Rick Scott makes it easy enough to dislike him. The temper tantrum he displayed at last week's debate, refusing for several very awkward minutes to walk out on stage because Charlie Crist had a small fan and that's no fair — the kind of petulance you'd expect from a 3-year-old, or maybe a self-important multimillionaire who's just used to always getting his way — is merely the latest footnote in a long and storied case study of awfulness. It's not just that he has all the charisma of a tapeworm — seriously, watch the man speak; as one of my Facebook friends put it, he's more malfunctioning robot than human being — or even that time his company engineered the largest Medicare fraud in American history, which should have been a deal-killer four years ago.
It's also that his entire administration has been engineered as a Tea Party wet dream, from the moment he signed his first budget surrounded by right-wing geezers in The Villages to the draconian budget cuts to education (some, but not all, of which has been restored) to his abominable environmental policies to his pathetic dodging on climate change to his solicitous affection for Big Sugar to the billions of dollars in corporate tax breaks to his desire to insert the government into a woman's uterus to his refusal to call Florida's ban on gay marriage discriminatory.
And then there's his and the Republican legislature's biggest failure of them all: the failure to expand Medicaid, passing up $66.1 billion in federal funds, and leaving more than 1 million low-income Floridians without coverage, just to stick it to President Obama.
Yeah, screw that guy.
But then there's Charlie Crist. A man who flunked the bar exam twice (and — a testament to his political skill — went on to be the state's top lawyer anyway). A shameless political chameleon of the first order, willing to flip on a dime to gain the slightest advantage. A ceaselessly ambitious politician who, throughout his career, never stopped seeking the next brass ring, eyes always on the next prize — legislator to wannabe senator to education commissioner, education commissioner to attorney general, attorney general to governor to wannabe vice president to wannabe senator to wannabe governor. And then there's the fact that, the last time Crist held the Governor's Mansion, his inner circle was almost comically corrupt: Crist's handpicked right-hand man, Jim Greer, racked up more than $7 million on the GOP's charge card and devised a scheme to steal $125,000 from the party, for which he spent more than a year behind bars.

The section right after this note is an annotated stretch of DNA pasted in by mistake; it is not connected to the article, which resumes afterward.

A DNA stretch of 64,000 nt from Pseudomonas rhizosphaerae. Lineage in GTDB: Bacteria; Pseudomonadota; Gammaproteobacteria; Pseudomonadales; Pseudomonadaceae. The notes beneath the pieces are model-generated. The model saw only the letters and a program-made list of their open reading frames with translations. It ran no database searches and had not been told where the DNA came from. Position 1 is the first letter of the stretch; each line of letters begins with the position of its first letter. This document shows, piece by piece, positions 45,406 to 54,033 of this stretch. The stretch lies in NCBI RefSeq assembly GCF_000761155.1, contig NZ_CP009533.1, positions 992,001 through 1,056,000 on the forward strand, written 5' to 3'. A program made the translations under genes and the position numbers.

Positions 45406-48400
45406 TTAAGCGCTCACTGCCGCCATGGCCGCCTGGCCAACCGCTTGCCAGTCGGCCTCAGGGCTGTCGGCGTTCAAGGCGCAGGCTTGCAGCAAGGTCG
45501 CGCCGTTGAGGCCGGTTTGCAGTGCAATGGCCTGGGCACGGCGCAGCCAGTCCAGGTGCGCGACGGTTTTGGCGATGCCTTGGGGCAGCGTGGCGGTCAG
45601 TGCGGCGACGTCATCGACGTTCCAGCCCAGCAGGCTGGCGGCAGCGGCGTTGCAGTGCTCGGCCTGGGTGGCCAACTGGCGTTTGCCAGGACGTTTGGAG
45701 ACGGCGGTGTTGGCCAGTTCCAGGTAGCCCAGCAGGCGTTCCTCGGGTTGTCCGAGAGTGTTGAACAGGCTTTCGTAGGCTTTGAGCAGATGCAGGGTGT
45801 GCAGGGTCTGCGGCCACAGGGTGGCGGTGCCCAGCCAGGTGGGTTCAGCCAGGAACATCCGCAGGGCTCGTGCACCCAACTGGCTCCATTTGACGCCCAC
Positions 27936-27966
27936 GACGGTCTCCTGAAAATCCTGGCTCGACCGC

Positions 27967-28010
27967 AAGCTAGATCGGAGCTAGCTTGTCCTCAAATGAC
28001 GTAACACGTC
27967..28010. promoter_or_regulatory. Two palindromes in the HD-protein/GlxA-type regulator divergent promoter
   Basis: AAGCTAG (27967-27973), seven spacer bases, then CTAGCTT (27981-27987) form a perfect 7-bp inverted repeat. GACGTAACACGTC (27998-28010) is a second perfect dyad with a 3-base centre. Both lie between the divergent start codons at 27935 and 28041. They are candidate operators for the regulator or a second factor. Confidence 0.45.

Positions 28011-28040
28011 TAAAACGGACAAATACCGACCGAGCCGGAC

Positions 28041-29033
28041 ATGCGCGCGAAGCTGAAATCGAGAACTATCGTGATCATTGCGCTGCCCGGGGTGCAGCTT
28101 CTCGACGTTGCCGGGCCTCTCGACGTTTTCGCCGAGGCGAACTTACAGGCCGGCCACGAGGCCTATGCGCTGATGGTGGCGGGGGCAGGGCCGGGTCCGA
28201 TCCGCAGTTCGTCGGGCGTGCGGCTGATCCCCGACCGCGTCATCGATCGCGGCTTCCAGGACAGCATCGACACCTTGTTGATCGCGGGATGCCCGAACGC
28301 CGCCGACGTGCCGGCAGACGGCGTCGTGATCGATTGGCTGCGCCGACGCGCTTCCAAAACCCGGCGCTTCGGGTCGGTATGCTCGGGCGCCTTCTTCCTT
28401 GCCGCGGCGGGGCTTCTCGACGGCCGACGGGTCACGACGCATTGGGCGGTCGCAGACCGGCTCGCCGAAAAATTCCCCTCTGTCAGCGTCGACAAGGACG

Screw that guy, too.
But yeah, I voted for him anyway. Rick Scott needs to lose. Not just because he's a terrible governor, but because the Florida Legislature, taken over as it has been by conservative ideologues, desperately needs a check on its very worst impulses. And three years from now, when the state begins its every-20-years constitutional revision process, I'd much rather have Charlie Crist appointing 15 of the 37 commission members — members who will shape the course of this state for decades to come, far beyond the scope of one gubernatorial term — than a lame-duck Rick Scott, indebted to far-right and big-business interests, with nothing to lose.
So how's that for a very tepid endorsement? No matter how it plays out, I'll be quite pleased when this farce of an election is over.